Family Matters?

in 27th Warsaw International Film Festival

by Aleksandra Salwa

Two films which screened at the 27th Warsaw Film Festival showed that the family is no longer held sacred.

Even though the eponymous protagonist of Martha Marcy May Marlene has four names, her identity remains vague. She’s in her early twenties, and has just run away from a cult led by Patrick (a mesmerising John Hawkes), checking into the cabin of her older sister Lucy, and Lucy’s rich architect husband Tom. The sisters have not spoken in two years and the tension between them is palpable. Lucy tries to become a mother to Martha (which is the girl’s given name) and to teach her how to adapt to life in normal society again. However the memories of the oppression and violence disguised as love and care that she was subjected to by patriarchal Patrick are still haunting Martha, and the warm bed, new dress and hot meals provided to her by biological family are not going to ‘cure’ her anytime soon. On the surface she is fine and healing, but two years of an exile have regressed Martha to the stage of a boisterous child, so that is not aware of social norms, wets her bed during sleep and refuses to obey Lucy and Ted.

Director Sean Durkin intertwines Martha’s present and past, suggesting that there is a fine line between family and a religious cult: both are built on arbitrary laws and rules, expect obedience from the followers (‘family members’) and limit their freedom. How often do children hear from their parents the line thrown at Martha by Ted: ‘As long as you are under my roof, you’ll follow my rules’? Tight, gripping directing and a haunting theme builds a mood of constant oppression, forcing the audience to step into the protagonist’s shoes. Durkin has delivered a strong family thriller about imprisonment that people may not be even aware of and can’t check out of.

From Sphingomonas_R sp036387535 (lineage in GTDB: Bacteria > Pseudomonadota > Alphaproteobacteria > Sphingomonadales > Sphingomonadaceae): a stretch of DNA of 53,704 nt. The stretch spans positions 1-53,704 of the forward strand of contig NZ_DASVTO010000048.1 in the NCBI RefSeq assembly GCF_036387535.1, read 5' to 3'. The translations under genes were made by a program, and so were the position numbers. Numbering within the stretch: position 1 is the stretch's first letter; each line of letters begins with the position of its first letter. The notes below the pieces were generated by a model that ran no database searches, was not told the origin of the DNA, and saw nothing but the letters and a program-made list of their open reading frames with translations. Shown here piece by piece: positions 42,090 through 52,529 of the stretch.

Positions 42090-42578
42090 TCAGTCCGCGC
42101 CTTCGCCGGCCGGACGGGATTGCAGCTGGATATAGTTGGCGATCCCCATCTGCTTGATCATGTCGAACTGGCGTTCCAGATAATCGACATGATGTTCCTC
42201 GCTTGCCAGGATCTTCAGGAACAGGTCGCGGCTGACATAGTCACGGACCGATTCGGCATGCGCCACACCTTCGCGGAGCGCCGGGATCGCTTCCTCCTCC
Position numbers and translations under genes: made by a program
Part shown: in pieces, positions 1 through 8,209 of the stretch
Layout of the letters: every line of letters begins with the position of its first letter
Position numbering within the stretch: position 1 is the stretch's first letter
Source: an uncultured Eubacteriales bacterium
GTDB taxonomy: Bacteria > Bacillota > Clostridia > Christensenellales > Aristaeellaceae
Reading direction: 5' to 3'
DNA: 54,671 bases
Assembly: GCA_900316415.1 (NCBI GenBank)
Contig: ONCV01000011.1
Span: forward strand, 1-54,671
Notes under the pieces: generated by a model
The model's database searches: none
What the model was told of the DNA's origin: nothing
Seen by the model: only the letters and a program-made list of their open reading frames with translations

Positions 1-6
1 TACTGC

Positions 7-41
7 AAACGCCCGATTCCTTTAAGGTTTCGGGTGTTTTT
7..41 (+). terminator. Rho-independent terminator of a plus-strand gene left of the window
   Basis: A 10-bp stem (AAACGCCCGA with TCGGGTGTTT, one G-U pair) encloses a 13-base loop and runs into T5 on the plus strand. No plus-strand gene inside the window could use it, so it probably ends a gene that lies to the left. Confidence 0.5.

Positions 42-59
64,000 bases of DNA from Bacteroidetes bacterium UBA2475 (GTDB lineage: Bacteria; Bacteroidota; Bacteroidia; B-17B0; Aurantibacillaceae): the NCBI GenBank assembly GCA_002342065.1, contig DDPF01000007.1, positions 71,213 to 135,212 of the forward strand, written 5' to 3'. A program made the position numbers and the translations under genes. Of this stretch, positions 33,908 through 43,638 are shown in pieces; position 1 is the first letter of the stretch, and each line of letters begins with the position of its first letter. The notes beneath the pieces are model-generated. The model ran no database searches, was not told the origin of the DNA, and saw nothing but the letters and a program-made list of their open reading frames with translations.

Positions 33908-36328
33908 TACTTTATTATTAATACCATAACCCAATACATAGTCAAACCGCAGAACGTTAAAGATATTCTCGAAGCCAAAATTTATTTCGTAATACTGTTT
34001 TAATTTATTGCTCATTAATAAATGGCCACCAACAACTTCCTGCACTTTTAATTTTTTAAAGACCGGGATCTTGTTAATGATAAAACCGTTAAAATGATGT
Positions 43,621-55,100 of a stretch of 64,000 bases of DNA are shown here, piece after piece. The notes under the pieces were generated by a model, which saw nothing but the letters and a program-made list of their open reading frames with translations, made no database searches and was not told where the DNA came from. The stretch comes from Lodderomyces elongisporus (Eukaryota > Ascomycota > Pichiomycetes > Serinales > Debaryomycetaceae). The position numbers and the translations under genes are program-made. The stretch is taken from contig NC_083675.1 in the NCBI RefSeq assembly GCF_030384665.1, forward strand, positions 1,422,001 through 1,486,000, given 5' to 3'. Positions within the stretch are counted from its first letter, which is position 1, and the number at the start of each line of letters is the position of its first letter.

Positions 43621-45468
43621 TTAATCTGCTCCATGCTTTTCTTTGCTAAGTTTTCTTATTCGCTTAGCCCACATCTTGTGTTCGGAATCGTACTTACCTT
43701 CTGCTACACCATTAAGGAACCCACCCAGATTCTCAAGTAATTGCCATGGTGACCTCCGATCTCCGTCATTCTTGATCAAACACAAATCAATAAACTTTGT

A different type of incarceration is shown in Breathing (Atmen) by Austrian actor-turned-helmer Karl Markovics, who insists that a family, or rather the lack of a family, determines one’s prosperity. Nineteen-year old Roman, who grew up in an orphanage, is hoping to be granted parole, and tries to get his first job to seem more credible before a judge. He’s hired at a city morgue and, ironically, the presence of death gives him an impulse to claim his life. He tries to find his biological mother and learn who he really is. The first meeting of Roman and Margit is nothing like the tearful TV movie-of-the-week one might expect here – it turns out that the family members have nothing in common, and giving up the child for welfare was the smartest thing the mother did for her son. The coffee they have together in Ikea is a rite of passage for Roman, who is now officially grown up and decides to take up responsibility for himself. Markovics, without even a hint of being condescending in regard to his characters, shows that family ties are overrated and the true and solid value is work. Protestant-by-heart Breathing is a fresh, sympathetic voice for the underdogs without being judgmental and prejudiced.

Markovics allows himself to be slightly optimistic about his protagonist’s fate. Durkin, on the other hand, is very pessimistic about Martha and her future – she will be imprisoned for life, either by her past or her family.